Recent clinical trials have shown that the safety of carotid angioplasty and stenting (CAS) is equivalent to that of carotid endarterectomy (CEA) in high-risk patients. Despite this, the beneficial outcome in octogenarians has come under scrutiny in light of the interim results of the Carotid Artery Revascularization versus Stent Trial (CREST). We report on a single-center experience of patients ≥80 years of age compared to younger cohorts treated with CAS. CAS procedures, performed exclusively by vascular surgeons, from April 2001 to December 2004 were retrospectively reviewed. Mechanical cerebral protection with either a distal balloon occlusion system or a distal filter device was used in 140 cases and in all patients ≥80 years of age. Patients were divided into age categories: <60, 60-69, 70-79, and ≥80 years old. Data analysis included patient demographics, perioperative death, myocardial infarction, stroke, and other major complications. Statistics were derived using the SPSS program. A total of 158 procedures were performed on 151 patients. There were no statistical differences among the four groups with respect to mean stenosis or the presence of preoperative symptoms. Rates of stroke were 1 of 16 (6.25%) <60 years old, 0 of 54 (0%) age 60-69, 2 of 59 (3.4%) age 70-79, and 1 of 29 (3.4%) ≥80 years old. Preoperative symptoms were present in 6 of 29 (21%) patients ≥80 years old. Myocardial infarction and mortality rates were 0% for all groups. There were no statistical differences in stroke, death, or nonneurological complication rates among the four groups. Vascular surgeons facile at CAS should expect 30-day results comparable to CEA in all age groups. Octogenarians, whether symptomatic or asymptomatic, should not be denied this form of treatment.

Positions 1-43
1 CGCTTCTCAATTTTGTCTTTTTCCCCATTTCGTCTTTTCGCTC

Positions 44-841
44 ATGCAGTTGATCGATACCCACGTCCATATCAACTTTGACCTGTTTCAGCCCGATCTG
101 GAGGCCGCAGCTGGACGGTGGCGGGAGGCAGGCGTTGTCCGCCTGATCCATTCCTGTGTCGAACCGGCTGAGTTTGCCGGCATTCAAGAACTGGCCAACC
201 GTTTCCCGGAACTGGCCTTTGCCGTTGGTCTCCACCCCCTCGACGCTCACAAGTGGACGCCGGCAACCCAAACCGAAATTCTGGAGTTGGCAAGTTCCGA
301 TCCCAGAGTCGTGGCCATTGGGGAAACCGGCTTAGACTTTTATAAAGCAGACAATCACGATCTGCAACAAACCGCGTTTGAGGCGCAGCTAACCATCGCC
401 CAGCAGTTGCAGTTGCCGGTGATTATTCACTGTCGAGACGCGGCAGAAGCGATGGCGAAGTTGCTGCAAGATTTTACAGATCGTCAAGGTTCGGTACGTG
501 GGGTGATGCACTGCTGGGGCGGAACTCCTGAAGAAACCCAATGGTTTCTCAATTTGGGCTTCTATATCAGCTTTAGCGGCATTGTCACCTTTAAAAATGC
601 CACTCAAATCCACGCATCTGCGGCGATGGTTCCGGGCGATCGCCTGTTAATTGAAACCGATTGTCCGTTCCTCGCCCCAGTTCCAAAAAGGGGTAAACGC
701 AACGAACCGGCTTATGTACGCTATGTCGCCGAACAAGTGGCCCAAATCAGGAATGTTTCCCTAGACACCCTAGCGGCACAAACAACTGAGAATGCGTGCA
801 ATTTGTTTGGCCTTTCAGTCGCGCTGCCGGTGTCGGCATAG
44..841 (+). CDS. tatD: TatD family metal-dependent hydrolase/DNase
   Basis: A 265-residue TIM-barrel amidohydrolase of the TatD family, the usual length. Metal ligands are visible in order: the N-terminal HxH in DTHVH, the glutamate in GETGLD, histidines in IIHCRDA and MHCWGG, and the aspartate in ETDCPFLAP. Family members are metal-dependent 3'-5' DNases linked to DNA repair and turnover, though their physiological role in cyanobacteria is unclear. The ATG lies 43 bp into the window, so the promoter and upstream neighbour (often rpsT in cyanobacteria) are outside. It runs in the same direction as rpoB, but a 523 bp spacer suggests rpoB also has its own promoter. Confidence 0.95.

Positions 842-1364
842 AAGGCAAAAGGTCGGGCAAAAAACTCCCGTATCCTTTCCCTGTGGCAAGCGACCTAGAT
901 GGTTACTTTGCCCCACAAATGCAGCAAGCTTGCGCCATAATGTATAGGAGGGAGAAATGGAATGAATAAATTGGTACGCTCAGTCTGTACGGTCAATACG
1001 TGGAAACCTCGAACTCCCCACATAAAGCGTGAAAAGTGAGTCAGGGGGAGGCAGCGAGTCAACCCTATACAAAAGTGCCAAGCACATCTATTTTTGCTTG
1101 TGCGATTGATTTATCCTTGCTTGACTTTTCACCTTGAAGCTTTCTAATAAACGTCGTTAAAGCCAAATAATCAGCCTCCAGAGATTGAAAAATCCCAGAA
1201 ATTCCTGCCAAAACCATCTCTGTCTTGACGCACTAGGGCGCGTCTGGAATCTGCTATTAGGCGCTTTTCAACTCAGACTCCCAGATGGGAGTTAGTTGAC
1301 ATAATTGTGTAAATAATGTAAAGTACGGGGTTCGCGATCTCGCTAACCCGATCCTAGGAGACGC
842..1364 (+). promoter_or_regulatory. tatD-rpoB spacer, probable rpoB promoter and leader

ASJC Scopus subject areas
- Cardiology and Cardiovascular Medicine